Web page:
This feels confusing
Our daughter started her education in Luxembourg speaking Portuguese, French, German, Luxembourgish, and English
She spoke five languages at the age of three? Wow!
Yes, but she mixed all her languages and it made it hard to communicate with her. As first time parents we were very worried about this. She was not speaking a single language properly, she used them all in the same sentence. At times even we didn’t know what she was trying to say because we don’t speak either German or Luxembourgish and weren’t sure if what she was mumbling could be interpreted as French. That was at times frustrating for both her and us.
If she would have spoken a sentence in French, a sentence in Portuguese, a sentence in German, would that have reassured you?
I think it would because the problem was not linguistic but communicative. Mothers always understand what their children say and when they are small we have to translate to other people what our kids mean. But with this meddling, at times both my husband and I were not getting her. That worried us a lot. So, yes, I would have preferred her to separate her languages.
What did you do about it if you were confused by her speaking and mixing five languages?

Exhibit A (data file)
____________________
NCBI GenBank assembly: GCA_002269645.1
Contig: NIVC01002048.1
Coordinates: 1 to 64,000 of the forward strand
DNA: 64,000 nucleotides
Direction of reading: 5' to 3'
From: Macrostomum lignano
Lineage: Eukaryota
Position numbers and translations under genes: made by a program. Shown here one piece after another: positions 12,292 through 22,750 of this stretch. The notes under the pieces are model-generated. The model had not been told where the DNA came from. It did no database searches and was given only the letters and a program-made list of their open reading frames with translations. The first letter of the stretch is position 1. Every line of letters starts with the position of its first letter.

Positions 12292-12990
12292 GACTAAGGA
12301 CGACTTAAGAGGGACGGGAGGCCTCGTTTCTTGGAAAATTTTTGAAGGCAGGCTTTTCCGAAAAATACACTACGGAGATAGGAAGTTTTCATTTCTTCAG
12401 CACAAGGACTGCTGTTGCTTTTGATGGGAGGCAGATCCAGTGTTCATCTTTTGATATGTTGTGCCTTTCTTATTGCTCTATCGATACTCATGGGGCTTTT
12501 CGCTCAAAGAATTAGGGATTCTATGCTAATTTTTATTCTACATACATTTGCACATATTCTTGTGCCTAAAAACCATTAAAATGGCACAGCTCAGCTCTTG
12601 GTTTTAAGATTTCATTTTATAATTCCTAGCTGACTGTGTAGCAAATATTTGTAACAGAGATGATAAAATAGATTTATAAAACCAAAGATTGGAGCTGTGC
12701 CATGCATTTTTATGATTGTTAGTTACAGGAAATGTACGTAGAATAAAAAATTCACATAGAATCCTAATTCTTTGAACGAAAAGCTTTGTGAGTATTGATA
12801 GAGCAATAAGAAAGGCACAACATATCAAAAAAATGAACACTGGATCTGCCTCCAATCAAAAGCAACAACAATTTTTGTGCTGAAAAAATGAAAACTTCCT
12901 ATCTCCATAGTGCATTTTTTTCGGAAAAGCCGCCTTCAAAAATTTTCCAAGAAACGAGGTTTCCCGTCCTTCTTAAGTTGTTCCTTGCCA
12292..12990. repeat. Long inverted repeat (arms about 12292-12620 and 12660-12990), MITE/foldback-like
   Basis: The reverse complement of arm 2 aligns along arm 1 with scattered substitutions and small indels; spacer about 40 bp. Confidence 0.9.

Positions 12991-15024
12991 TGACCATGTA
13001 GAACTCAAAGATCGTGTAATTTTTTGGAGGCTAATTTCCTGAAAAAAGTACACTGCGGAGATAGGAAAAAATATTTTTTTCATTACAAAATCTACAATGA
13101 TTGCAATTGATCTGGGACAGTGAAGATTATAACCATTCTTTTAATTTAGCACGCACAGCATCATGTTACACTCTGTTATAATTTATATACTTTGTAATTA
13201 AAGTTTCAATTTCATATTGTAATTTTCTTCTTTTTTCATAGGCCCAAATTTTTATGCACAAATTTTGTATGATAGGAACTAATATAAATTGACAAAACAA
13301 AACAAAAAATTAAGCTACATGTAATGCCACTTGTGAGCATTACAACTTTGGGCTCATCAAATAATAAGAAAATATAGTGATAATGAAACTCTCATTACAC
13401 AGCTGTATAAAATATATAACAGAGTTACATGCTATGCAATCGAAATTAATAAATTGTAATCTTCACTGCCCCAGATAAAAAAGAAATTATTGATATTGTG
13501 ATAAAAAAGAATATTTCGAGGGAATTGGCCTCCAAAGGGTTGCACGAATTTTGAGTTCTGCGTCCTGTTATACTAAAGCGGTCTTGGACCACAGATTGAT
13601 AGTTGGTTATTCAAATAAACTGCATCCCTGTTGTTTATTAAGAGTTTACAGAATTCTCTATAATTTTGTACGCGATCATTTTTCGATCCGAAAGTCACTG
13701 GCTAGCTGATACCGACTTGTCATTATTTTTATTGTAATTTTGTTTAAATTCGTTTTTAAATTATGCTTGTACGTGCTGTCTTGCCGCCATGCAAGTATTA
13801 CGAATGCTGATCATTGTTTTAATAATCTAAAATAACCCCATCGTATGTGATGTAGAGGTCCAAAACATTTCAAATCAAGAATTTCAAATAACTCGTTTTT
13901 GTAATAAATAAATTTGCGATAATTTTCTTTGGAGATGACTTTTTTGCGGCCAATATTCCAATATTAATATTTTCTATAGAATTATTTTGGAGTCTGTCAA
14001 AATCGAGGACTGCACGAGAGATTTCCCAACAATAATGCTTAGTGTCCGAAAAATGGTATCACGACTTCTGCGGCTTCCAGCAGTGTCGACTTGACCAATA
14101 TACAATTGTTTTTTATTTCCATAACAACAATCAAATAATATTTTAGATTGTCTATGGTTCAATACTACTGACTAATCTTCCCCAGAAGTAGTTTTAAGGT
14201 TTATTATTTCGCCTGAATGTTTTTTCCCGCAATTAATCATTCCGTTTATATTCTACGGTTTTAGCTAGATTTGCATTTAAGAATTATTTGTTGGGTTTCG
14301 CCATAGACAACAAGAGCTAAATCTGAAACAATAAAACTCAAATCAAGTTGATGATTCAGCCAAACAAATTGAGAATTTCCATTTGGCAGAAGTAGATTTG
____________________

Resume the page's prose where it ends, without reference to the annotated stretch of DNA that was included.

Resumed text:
Back then we decided we’d simplify and if we were to stay in Luxembourg we’d start speaking French to her at home. Our circle of friends and some family members were in favour of this approach too. At the time it felt like it was the only option available under the circumstances.
Why French and not Portuguese? Aren’t there many different languages at school level in Luxembourg?
Yes, but not Portuguese. The compulsory education in Luxembourg starts at the age of four. If I remember correctly, the early years are taught in Luxembourgish, in primary the main language of instruction is French, around secondary German is introduced, whilst at the same time Luxembourgish is phased out again. They truly live in a multilingual world.
We intended to stay for many years and thought French would have helped our daughter progress at school. It would have also given us a common language to interact with one another and lead to greater social acceptance.
But things changed and in January 2016 we moved to London which settled the matter. Our daughter was three and a half years old when our focus shifted to English.
English quickly became her strongest language and when other people besides me and my husband started understanding our daughter I felt so relieved. “Thank God she is normal” I thought. I have to admit I was quite worried about this.
Worried about her language...?
.... worried about her development. That she could have some speech delay. You know with your first kid you feel like you don't know anything and the “entire world” has an opinion.
Of course I can reason and tell myself that every child develops at a different speed and reaches different milestones at different moments. But this doesn’t help when you start thinking: “Maybe I should do something. Maybe it was a mistake going abroad because now she's going to be delayed in her language development compared to her cousins. Maybe I’m doing us a misfortune with this after all.”